Former BA editor, and current Pirates scout, Chris Kline found a familiar face in a strange place during his trip to Puerto Rico for the Caribbean Series in 2007.
This was Chris’ first trip to the island as he covered the event for us, and (as an English-only speaker) he found the language barrier tough to overcome at times. But it didn’t keep Chris from missing out on the main attraction that proved to be Jose Lima, and the two ended up developing a bond over the course of the tournament.
Chris recalls his experience covering Lima below. Included are some of his reports from the Series, highlighting the unique character that baseball has now lost following the passing of Lima at the age of 37 over the weekend.
Jose Lima was THE story of the 2007 Caribbean Series . . . Well, at least for me he was.
After that initial press conference ended, he made a beeline straight for the only gringo in the room, and bear-hugged me so hard he picked me up off the ground. You’d think we’d known each other for 20 years, but that was the first time I’d ever met him. ‘¨’¨
He was totally convinced he knew me forever, and at the stadium the next day while doing interviews with the Latin media—wearing mirrored, white Dolce-Gabana shades with his glove on his head over his cap—he saw me, stopped the interview mid-sentence, and said, “There’s my friend, there’s my friend!,” pointing and drawing unnecessary attention.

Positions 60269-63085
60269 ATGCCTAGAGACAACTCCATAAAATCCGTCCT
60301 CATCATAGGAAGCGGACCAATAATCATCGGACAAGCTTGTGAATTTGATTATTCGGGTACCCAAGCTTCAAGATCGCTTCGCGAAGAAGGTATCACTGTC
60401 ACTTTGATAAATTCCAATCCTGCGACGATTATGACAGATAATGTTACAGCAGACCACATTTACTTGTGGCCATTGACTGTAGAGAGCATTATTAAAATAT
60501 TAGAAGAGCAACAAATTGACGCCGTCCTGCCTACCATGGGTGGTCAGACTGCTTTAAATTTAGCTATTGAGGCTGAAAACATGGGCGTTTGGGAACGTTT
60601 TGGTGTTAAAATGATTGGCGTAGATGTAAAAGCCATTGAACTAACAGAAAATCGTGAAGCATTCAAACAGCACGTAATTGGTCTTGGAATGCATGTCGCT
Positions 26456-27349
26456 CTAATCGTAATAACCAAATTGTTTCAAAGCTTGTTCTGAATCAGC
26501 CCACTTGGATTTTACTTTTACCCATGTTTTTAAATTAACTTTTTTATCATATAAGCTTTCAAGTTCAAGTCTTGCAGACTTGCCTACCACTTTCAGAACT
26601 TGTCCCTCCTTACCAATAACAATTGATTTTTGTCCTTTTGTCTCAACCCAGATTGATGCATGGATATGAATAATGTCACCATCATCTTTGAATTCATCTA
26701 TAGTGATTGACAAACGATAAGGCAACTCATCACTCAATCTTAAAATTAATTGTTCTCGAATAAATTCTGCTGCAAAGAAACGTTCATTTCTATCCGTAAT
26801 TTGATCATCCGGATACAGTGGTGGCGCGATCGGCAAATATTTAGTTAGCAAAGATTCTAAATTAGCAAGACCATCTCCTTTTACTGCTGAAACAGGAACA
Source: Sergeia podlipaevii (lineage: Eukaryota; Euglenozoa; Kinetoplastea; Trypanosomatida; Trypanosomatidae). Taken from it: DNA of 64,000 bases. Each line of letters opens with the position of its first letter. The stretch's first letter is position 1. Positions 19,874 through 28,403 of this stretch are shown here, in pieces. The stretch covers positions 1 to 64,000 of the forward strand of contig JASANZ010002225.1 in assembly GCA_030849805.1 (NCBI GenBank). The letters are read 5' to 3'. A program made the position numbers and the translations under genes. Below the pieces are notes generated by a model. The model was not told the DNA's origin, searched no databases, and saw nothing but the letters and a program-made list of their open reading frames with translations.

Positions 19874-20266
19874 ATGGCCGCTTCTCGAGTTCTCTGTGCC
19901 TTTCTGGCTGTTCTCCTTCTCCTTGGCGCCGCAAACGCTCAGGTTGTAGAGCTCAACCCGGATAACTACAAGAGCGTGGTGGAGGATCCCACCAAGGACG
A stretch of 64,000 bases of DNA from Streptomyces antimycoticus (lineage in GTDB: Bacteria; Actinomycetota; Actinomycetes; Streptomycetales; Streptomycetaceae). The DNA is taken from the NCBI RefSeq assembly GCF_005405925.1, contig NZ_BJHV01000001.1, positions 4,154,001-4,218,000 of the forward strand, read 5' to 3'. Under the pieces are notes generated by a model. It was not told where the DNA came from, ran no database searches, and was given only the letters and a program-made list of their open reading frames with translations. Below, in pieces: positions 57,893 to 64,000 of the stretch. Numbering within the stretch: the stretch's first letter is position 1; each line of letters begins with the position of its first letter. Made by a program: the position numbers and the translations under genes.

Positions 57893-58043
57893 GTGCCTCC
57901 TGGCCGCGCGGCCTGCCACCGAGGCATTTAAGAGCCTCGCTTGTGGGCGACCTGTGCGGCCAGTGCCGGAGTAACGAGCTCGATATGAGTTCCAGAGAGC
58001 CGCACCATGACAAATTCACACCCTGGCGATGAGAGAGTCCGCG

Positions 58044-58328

‘¨’¨Over the course of the Series, we struck up this oddball kind of friendship and I heard from him several times over the last three years; always talking a mile a minute and always off the phone in less than three minutes—but always brimming with energy, always laughing. In those six awesome days in Puerto Rico, as in all 37 years of his life, Lima was the guy having the most fun.
That fun was obvious in Chris’ reports. Lima was the story in the Dominican’s series-opening win against Venezuela, in which he pitched brilliantly while stirring up the opposing fans.
And he didn’t disappoint, both in terms of results and his always colorful demeanor. Lima allowed a pair of runs on eight hits over five innings, but certainly added to the drama by seemingly constantly pitching out of jams, then jumping off the mound pumping his fist and pointing to the Dominican flag-waving crowd on his way back to the dugout.
The ultimate showman, Lima made faces at the Venezuelan fans on the third base side—at one point sticking out his tongue in their direction just to make them taunt him even more. There just aren’t enough Jose Limas in the world today.
Lima later started what he finished by pitching brilliantly but taking the loss in the Series finale after the Dominican team had already clinched the championship.
. . . This was for the Dominican fans more than anything else. And Lima had them borderlining pure frenzy all night long.
“We know who the best team is,” Lima said. “I’m not going to let anyone beat me down. I said I’d save my big show for this game—that was my goal.
“I could have stayed in the game. I could have pitched however more innings it took to win. But the bottom line is Dominicana is the champion, so my goal is complete.”